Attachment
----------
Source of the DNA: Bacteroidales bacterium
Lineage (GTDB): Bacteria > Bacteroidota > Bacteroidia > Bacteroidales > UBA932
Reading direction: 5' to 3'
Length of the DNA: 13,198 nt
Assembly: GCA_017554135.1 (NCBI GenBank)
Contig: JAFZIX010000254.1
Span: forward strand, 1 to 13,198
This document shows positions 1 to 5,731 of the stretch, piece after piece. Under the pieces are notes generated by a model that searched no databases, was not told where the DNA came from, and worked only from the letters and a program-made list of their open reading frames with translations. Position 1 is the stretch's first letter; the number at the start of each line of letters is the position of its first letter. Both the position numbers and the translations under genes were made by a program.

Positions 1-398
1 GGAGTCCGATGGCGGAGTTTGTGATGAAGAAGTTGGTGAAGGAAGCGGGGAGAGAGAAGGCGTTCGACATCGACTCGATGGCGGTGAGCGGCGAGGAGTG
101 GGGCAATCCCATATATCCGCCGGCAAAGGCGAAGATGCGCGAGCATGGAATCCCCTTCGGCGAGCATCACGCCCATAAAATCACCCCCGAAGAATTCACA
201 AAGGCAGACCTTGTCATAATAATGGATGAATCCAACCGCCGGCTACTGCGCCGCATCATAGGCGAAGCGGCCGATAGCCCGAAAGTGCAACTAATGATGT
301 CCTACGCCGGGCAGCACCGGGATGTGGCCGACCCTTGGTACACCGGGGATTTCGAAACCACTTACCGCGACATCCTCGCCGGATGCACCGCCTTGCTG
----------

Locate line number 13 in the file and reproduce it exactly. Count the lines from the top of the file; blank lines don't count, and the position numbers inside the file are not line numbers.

301 CCTACGCCGGGCAGCACCGGGATGTGGCCGACCCTTGGTACACCGGGGATTTCGAAACCACTTACCGCGACATCCTCGCCGGATGCACCGCCTTGCTG